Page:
SmartThings review: A smart start in home automation

Aside from boosting the Hub's range, the motion detector does a good job of its primary function: detecting motion. In my tests, I was never able to sneak by it without setting it off, and when I programmed it to notify me of changes in motion, or turn on a lamp when I entered the room, it always came through. Over multiple days of testing, I also never saw a single false positive from it, though it did seem a little bit too sensitive at times. When I set it to monitor motion in our conference room, for instance, it would occasionally catch people walking by the door. This would be less of an issue if SmartThings allowed you to customize the sensitivity of the device within the app, but it doesn't. As it stands, you'll probably just need to be prepared to play with the positioning a bit to get it to work exactly as you'd like.

The SmartThings entry sensor looks like other entry sensors, but it's actually packed with extra features. Colin West McDonald/CNET

The motion detector isn't the only sensor in the SmartThings lineup with multiple functions. The magnet-powered entry sensor is even more impressive, featuring a built-in temperature tracker and vibration detection, too. The latter is especially nice for security-minded automators. Place an entry sensor on your window, for instance, and you'll get an alert if it opens, plus you'll get notified if the window breaks -- even if the magnet doesn't move in the process.

The third core sensor of the SmartThings lineup is the presence sensor. Clip it to your key ring, your kid's book bag, or your pet's collar, or toss it into your car's glove compartment. You'll be able to track whenever it enters the Hub's range and whenever it leaves -- a useful way of automatically triggering your smart devices when you come and go, or an easy means of keeping track of loved ones and valuables. In our tests, they never failed to notify me when one of my guinea pigs co-workers arrived at the office or left -- although there were a few strange false alerts that came through while we were eating lunch together. Still, they're handy, inconspicuous little devices, and a great way to automatically manage your automatable lights, locks, and thermostats.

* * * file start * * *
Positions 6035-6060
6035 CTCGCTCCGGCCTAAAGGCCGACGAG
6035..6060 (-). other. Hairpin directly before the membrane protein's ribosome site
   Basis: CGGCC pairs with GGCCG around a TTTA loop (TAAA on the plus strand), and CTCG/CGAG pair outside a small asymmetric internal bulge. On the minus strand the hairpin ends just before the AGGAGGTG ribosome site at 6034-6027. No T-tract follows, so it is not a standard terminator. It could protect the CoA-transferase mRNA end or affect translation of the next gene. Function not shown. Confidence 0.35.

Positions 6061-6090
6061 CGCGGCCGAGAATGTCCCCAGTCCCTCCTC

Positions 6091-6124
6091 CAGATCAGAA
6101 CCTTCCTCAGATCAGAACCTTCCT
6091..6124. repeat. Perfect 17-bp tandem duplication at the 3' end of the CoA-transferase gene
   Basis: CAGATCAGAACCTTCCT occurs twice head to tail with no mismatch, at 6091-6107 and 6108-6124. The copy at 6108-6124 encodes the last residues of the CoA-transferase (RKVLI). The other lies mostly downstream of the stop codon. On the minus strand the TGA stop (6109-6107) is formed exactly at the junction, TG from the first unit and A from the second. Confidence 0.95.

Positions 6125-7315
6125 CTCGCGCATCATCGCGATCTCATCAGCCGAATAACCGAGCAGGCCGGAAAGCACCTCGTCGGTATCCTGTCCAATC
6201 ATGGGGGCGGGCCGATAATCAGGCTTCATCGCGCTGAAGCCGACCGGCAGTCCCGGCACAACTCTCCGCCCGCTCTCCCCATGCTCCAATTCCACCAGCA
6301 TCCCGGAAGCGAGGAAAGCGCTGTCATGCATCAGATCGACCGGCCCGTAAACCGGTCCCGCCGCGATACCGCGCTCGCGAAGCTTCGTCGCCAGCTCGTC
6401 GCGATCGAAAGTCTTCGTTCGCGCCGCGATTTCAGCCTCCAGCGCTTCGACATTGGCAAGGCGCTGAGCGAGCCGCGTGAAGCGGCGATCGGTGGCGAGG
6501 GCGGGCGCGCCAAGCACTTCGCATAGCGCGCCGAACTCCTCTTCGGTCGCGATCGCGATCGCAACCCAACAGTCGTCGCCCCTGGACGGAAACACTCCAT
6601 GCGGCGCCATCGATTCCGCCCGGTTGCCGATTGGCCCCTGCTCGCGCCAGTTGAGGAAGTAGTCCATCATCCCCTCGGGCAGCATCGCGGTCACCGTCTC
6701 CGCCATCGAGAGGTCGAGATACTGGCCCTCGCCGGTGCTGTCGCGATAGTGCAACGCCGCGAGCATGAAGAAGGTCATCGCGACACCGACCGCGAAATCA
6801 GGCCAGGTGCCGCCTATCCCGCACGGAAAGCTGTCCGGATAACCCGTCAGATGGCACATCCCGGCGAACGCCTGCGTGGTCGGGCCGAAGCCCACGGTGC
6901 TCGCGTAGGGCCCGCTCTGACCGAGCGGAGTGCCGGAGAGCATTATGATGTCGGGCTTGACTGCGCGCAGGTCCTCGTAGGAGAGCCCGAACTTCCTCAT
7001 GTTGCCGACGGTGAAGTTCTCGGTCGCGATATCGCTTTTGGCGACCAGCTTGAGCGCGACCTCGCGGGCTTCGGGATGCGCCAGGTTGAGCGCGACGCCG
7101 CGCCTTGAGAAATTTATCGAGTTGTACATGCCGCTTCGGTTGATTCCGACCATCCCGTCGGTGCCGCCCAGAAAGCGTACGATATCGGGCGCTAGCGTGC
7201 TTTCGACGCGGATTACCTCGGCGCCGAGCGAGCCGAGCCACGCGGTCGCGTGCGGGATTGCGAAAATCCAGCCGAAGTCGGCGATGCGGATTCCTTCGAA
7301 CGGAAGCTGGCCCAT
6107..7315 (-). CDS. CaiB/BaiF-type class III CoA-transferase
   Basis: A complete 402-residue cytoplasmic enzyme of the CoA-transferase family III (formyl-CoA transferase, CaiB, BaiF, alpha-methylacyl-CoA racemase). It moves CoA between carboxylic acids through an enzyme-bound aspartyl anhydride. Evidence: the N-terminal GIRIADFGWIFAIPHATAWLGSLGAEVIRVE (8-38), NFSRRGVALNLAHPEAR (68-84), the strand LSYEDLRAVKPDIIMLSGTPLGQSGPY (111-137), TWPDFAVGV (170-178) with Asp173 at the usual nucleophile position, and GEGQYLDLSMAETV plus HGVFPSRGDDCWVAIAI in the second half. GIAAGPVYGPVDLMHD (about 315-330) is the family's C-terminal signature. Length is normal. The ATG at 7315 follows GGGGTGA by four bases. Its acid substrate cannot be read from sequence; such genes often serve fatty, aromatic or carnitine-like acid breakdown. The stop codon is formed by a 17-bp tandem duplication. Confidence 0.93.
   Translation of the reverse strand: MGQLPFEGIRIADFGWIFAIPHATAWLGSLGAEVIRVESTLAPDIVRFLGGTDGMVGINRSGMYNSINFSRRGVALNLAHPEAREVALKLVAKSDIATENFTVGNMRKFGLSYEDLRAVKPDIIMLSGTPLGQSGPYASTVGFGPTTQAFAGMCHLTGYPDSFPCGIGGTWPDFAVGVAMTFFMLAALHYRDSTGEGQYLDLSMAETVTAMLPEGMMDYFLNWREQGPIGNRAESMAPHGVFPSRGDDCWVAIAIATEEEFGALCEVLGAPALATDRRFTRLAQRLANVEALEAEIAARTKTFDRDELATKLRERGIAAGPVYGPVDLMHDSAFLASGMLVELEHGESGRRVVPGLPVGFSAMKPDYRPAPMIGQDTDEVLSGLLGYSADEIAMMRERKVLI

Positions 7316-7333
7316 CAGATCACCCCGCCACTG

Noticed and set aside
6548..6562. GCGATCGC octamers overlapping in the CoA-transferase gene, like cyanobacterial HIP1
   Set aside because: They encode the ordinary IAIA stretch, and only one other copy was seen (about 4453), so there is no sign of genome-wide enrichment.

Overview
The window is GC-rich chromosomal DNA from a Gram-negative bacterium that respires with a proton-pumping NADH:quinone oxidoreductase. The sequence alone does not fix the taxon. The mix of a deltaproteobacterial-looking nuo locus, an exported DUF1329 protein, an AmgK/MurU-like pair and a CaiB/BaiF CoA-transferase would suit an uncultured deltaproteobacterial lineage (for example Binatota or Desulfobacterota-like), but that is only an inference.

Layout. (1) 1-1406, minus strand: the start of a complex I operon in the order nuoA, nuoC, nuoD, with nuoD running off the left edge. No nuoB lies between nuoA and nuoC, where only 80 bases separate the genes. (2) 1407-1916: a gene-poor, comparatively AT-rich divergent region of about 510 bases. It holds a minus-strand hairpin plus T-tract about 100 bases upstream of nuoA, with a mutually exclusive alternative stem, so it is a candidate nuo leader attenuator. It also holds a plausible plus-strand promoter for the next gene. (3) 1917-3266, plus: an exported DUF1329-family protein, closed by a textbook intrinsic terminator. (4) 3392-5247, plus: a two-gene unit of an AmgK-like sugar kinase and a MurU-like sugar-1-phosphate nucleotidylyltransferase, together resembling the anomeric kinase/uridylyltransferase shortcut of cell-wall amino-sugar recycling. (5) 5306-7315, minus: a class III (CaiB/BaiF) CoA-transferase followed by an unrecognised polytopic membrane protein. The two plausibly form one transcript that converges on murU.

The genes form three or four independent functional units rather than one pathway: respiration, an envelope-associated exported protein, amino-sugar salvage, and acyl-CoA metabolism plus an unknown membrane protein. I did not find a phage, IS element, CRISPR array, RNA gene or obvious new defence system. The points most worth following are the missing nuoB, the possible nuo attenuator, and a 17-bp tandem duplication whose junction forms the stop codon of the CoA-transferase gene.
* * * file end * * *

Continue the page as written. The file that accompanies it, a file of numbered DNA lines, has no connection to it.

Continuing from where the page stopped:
The presence sensors will allow you to keep track of people, but they did give us a few false positives -- Katie was eating lunch right next to me from 11 to 11:30 a.m. Screenshots by Ry Crist/CNET

That said, you might want to think twice before adding a presence sensor to your system. Straight out of the box, the SmartThings Hub will already detect the location of the primary user's smartphone in the exact same way that it detects the presence sensors, so if you're buying a system for yourself, including a presence sensor for your keychain would be a waste of money.

Buying them for others might not make sense, either, given the fact that the popular Web service and key SmartThings partner IFTTT just announced iOS Location as a new trigger channel. This means that anyone with an iOS device can easily program IFTTT to track his or her iPhone's location and use it as a trigger (the "If" of If This Then That). All you'd need to do is set a SmartThings device as the IFTTT response in your recipe (the "That"), and it would be doing exactly the same thing as the presence sensor.

The SmartThings presence sensor is a nifty, useful device -- but you might not need one at all. Colin West McDonald/CNET